Even in its implementation, the Act affords the government the powers to promote accessibility and to create standards, but doesn’t require that they be used. It’s a matter of semantics, I suppose, but semantics matter in government.
Finally, there are so many opportunities for exemptions that it undermines the concept of universal accessibility. It should only be in very rare cases where accessibility is an “option” -- and that’s not the case here.
What About the Web?
I know why you’re here… what’s in it for me? What do I need to do?
Well, the Act does reference technological barriers, but with no standards in place, it’s only speculative. One would assume that it will align with WCAG 2.0 or 2.1 AA compliance -- much like AODA and the U.S.’s Section 508. But from there? Who knows?
If you are a government agency or federally regulated, the best bet would be the follow accessibility best practices now, as it’s a safe bet that you’re going to have to in the future. And it’s better to create a foundation for content creation today, as opposed to having to do a tremendous amount of rework in the future.
With AODA, there was a grandfather clause, in that content from before 2012 could remain inaccessible, but any content created after that date (depending upon the type of organization) was required to be accessible. One would expect a similar grandfather clause, but if your content is going to be required to be archived online for access in the future, it’s worthwhile to audit it now to see what needs to be done. It’s far easier to manage content on the fly than to put off a massive rework to the future when you may be facing a deadline.
But even if you’re not federally regulated, you’re likely to be impacted. Both Manitoba and Nova Scotia have accessibility acts in place. B.C. is in the midst of an aggressive accessibility campaign that’s aligning with its Accessibility 2024 vision, wherein they want to make “... B.C. the most progressive province in Canada for people with disabilities by 2024.”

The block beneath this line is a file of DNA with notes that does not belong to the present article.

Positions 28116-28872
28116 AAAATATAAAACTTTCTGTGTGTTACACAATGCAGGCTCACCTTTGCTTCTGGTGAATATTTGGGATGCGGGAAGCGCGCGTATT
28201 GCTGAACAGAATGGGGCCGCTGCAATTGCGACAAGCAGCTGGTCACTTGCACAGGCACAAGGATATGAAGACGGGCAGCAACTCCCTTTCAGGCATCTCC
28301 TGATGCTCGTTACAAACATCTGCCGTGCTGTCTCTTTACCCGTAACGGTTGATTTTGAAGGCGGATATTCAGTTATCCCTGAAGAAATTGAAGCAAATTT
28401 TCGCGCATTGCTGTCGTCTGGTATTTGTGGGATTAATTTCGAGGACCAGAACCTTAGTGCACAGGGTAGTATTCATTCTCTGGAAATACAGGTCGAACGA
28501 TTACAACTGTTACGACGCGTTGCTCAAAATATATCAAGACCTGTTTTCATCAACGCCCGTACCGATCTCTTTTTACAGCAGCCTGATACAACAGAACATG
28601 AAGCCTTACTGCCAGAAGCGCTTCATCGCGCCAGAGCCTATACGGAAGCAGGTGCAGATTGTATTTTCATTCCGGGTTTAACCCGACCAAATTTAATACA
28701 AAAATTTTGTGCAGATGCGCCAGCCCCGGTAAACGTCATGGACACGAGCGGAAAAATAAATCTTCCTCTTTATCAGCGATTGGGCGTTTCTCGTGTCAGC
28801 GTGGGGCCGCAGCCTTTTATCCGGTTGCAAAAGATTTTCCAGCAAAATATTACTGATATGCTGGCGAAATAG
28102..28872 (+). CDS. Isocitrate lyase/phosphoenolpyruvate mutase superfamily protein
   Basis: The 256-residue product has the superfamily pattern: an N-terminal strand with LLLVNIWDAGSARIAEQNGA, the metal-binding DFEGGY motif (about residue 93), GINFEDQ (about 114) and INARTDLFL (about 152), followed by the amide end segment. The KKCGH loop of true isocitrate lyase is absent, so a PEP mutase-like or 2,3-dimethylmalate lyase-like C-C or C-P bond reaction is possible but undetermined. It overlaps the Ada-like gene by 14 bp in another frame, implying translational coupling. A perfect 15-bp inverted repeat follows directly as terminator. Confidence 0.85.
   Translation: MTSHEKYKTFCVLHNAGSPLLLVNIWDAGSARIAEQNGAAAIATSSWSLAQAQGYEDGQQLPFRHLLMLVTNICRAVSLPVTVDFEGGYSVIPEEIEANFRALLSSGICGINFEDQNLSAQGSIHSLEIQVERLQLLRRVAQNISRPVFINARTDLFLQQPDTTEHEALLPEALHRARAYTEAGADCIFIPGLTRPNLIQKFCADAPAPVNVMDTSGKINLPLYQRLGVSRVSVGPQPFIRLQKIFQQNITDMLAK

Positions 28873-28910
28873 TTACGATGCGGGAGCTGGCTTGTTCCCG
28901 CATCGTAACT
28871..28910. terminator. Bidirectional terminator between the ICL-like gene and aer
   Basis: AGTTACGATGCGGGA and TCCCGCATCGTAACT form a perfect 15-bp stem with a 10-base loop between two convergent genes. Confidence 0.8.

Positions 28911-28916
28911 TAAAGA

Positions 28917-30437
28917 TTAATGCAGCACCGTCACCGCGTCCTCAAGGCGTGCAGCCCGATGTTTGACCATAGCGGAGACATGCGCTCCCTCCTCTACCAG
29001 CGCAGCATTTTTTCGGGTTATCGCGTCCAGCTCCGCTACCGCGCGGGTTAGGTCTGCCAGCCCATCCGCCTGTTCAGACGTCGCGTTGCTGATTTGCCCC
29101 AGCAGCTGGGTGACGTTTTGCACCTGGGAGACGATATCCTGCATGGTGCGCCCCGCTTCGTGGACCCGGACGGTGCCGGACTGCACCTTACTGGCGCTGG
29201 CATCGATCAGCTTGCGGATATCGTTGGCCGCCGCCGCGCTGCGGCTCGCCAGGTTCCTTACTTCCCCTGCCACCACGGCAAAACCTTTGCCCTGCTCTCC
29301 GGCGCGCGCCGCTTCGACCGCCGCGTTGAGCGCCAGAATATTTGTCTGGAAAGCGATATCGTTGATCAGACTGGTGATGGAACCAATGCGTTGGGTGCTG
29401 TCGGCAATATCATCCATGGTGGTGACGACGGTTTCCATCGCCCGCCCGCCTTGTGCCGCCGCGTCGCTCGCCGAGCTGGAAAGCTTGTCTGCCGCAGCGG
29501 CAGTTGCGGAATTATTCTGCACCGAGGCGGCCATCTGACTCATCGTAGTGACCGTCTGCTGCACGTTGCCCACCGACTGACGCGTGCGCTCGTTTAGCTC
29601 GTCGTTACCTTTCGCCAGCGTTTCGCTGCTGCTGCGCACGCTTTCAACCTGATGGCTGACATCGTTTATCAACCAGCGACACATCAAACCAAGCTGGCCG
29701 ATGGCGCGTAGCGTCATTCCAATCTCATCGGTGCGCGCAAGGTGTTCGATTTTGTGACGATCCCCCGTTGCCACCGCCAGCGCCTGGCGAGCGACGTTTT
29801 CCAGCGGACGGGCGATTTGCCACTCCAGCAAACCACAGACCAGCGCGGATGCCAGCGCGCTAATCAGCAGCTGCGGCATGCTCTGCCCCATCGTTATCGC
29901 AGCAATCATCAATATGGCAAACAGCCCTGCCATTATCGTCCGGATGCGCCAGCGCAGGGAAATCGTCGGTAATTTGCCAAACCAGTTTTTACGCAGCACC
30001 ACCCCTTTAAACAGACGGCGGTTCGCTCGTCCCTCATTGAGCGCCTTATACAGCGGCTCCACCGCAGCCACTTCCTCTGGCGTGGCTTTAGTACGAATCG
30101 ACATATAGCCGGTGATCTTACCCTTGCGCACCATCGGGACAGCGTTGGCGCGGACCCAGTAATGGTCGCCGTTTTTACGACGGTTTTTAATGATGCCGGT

And once that accessibility ball gets rolling, other provinces and territories will likely jump on the bandwagon, essentially copying the work other provinces have done.
Ultimately, the decision is yours. And, hopefully, it’s not going to be one that’s based on a mandate, but rather one that focuses on the positive aspects of accessible web design (and, by extension, a corporate-wide focus on accessibility).
Whether through my work or through my involvement with accessibility organizations and committees at the municipal and provincial level, you’ll never hear me utter the word “should.” Obviously, creating an accessible world is a positive for all -- it says a lot about the community we create and whom we want to welcome into it to fully participate.
However, that message often falls on deaf ears when it comes to business investment. Instead, I encourage you to look at the hard-and-fast benefits of accessible design. A commitment to accessibility:
- Aligns with mobile development principles and best practices
- Aligns with search engine optimization benefits
- Improves your search results and findability of content (we like to say Google is the ultimate accessible user)
- Improves your content messaging, creating more clear and intuitive messages and pathways
- Improves content access for those for whom English (or French) isn’t their primary language -- increasingly important in our multicultural society
- Benefits all of your users -- accessibility isn’t just about visible or non-visible disabilities, but also benefits an ageing population, reduces linguistic barriers, and increases comprehension across the board.
So accessibility when? How about now? The benefits are clear -- whether or not you’re worried about being mandated to do it.
Did you enjoy this article? Get more just like it by signing up to to receive Digital Echidna’s free e-newsletter, delivered to your inbox every month. Subscribe Today.